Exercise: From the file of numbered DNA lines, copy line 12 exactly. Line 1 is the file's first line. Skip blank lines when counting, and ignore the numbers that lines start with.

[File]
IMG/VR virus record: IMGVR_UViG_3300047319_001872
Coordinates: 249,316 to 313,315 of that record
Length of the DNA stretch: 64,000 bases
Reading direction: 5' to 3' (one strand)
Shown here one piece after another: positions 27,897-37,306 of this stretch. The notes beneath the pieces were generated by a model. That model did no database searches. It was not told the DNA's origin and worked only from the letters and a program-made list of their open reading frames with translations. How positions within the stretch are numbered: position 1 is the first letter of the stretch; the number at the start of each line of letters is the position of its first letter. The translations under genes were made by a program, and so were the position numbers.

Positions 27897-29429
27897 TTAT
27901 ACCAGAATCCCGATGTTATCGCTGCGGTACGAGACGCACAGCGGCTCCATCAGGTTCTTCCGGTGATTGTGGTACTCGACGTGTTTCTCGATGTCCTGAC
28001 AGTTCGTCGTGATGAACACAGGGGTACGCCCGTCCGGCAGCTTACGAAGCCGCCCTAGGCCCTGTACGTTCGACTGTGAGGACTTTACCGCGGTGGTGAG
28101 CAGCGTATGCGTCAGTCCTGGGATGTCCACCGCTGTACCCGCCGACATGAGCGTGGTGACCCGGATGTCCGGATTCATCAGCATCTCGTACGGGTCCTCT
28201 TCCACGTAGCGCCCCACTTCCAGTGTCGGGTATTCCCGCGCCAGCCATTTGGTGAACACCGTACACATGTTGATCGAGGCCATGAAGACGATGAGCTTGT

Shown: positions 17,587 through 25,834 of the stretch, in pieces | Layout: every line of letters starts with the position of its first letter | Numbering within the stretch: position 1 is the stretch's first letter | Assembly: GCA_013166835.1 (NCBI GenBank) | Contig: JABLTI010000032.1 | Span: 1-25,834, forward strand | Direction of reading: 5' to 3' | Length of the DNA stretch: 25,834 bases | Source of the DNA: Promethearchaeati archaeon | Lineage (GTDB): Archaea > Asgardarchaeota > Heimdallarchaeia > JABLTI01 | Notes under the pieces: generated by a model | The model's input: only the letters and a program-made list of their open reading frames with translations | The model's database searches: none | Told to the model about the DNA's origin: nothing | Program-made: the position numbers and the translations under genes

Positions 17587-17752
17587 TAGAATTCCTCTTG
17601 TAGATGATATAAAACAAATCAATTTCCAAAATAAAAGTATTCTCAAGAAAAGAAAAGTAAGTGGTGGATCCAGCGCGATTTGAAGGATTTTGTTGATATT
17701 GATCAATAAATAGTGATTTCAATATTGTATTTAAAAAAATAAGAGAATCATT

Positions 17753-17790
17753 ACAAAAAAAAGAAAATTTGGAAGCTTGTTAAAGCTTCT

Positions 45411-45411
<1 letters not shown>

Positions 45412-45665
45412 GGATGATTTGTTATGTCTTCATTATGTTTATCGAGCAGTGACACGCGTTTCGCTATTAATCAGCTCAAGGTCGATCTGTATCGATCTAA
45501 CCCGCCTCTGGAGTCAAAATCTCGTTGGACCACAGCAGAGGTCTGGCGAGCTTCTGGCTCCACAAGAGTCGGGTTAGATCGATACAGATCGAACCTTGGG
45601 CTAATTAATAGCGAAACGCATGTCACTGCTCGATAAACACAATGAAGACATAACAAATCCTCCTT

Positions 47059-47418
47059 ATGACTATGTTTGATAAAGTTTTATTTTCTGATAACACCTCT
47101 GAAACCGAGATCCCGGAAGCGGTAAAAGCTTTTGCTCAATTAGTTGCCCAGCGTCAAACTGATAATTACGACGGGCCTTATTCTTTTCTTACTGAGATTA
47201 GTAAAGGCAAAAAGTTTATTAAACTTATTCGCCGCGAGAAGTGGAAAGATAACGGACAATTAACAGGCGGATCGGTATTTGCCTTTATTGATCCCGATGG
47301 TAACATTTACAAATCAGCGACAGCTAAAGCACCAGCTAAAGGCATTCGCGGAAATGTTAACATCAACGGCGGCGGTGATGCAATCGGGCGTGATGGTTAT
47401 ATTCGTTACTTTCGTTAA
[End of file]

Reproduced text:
Shown: positions 17,587 through 25,834 of the stretch, in pieces | Layout: every line of letters starts with the position of its first letter | Numbering within the stretch: position 1 is the stretch's first letter | Assembly: GCA_013166835.1 (NCBI GenBank) | Contig: JABLTI010000032.1 | Span: 1-25,834, forward strand | Direction of reading: 5' to 3' | Length of the DNA stretch: 25,834 bases | Source of the DNA: Promethearchaeati archaeon | Lineage (GTDB): Archaea > Asgardarchaeota > Heimdallarchaeia > JABLTI01 | Notes under the pieces: generated by a model | The model's input: only the letters and a program-made list of their open reading frames with translations | The model's database searches: none | Told to the model about the DNA's origin: nothing | Program-made: the position numbers and the translations under genes